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Concern over rise of TB in Clare herds

CLARE IFA has called for the total removal of badgers from tuberculosis blackspots following the revelation that the county has the highest number of bovine reactors per 1,000 tests in Ireland.Official figures obtained by The Clare Champion reveal that tuberculosis (TB) is on the increase in Clare herds since 2006. Of the 6,361 herds in Clare in 2006, 173 had to be restricted from selling at marts or private sales, apart from slaughter, following 1,342 reactors. It breaks down to 3.58 reactors per 1,000 tests.

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O’Briensbridge publican reduces price of drink

A SOUTH-East Clare publican has vowed to drop the price of a pint to just €3, in a desperate bid to halt a dramatic 40% decline in business over the past year.The proprietor of The Mill Bar in O’Briensbridge, Kathleen Sciascia, actually closed her pub early at 10.30pm on Monday night because there were no customers.Concerned about the fall off in business over the summer months, Ms Sciacsia, who employs eight full-time and six part-time staff, has warned that if trade doesn’t improve she will be forced to curtail working hours for employees and rates of pay.

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Ireland for Europe group set about getting a yes to Lisbon

WITH a month left to go until the second Lisbon vote, it’s looking like the yes side will reverse last year’s result and this week, the Ireland for Europe group launched their Clare campaign. Former hurling star, Brian Lohan lent his support to the launch, which was held in Shannon on Wednesday but declined to speak about the upcoming poll. Scariff based Michael McNamara – who ran as an independent candidate in June’s European election – was also at the launch and he said the referendum hasn’t been won yet. “I’m very hopeful that it will pass but there’s no room for complacency. It is a very difficult document to sell and I think we have a large absence of trust in the country at the moment. There are no moral forces that are trusted any more. Politics is crumbling, the church has its problems and people are very reluctant to trust anybody. And people are very disenchanted, they’re unhappy …

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O’Regan Tunnel proposal

EVEN in death, the late Dr Brendan O’Regan can be a peacemaker and bring rival neighbours Clare and Limerick closer together by naming the €500 million Shannon tunnel-connection in his honour.So says Clare Fine Gael Deputy, Pat Breen, and his suggestion would have the support of the Irish Peace Institute, which was one of the conflict resolution bodies founded by the late Dr O’Regan.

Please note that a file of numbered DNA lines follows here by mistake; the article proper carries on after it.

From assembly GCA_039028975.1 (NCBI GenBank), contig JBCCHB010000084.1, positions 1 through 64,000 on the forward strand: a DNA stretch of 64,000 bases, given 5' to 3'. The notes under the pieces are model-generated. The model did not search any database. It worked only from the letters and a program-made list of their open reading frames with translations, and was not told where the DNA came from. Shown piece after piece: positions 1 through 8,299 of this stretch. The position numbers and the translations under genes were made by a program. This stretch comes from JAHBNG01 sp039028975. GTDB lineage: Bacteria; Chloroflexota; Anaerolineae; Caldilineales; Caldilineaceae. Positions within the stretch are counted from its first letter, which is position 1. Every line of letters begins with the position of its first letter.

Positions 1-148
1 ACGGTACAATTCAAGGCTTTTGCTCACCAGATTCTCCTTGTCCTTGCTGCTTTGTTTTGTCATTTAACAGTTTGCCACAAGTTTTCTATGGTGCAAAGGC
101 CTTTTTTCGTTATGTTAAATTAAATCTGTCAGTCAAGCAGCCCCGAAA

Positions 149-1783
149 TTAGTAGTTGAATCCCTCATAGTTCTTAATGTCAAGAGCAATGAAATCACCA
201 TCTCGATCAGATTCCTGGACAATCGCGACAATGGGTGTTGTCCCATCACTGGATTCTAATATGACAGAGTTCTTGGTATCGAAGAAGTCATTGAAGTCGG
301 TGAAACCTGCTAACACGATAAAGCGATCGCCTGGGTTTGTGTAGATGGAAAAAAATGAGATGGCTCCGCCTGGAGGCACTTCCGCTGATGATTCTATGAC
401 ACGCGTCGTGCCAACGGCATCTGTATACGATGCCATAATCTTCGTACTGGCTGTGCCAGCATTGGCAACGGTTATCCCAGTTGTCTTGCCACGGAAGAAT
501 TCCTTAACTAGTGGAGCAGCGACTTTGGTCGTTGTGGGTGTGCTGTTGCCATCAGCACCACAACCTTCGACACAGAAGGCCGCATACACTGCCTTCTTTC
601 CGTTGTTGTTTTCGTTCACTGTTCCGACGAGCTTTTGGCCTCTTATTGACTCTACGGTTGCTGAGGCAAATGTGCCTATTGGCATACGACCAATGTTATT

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Green light for 197 homes in Sixmilebridge

A MULTI-million-euro housing development, which if it goes ahead will be the biggest to date in the mid-Clare village of Sixmilebridge, was given the green light this week after an appeal to An Bord Pleanála failed. The application for 223 homes in Sixmilebridge was granted planning permission in October 2008 by Clare County Council, a decision affirmed by An Bord Pleanála subject to revised conditions. The original application was for 233 homes, comprising six three-bedroom detached houses, three four-bedroom detached homes, 38 three-bedroom semi-detached houses, 25 three-bedroom townhouses, 75 two-bedroom duplex units, 22 three-bedroom duplex units, 10 three-bedroom stepdown garden apartment units, 34 two-bedroom garden apartment units and 10 one-bedroom garden apartment units. However, An Bord Pleanála, as one of its conditions, scaled down the development omitting 26 housing units, bringing the total number of homes in the proposed development to 197.  

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Ryan stresses need to retain rural transport programme

WITH the stroke of a pen someone in Dublin can wreak devastation for the vulnerable members of Clare’s rural community by signing off on the rural transport programme.That’s the opinion of Councillor PJ Ryan, who stressed that the community-based transport service responds to the needs of today. It keeps communities alive and, if anything, the network needs to be more extensive rather than faced with fighting for what they have, he said.

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Aer Lingus records €93m loss

PAY cuts and redundancies may be in the offing for Aer Lingus staff at Shannon Airport, following an announcement by the airline of a loss of €93 million for the first six months of the year.Aer Lingus chairman Colm Barrington said last week that if staff don’t “work at market conditions and market rates we won’t survive”.The company is due to announce a hard-hitting survival plan in the couple of months and, as well as pay cuts, it is speculated that there will be between 500 and 1,000 redundancies.

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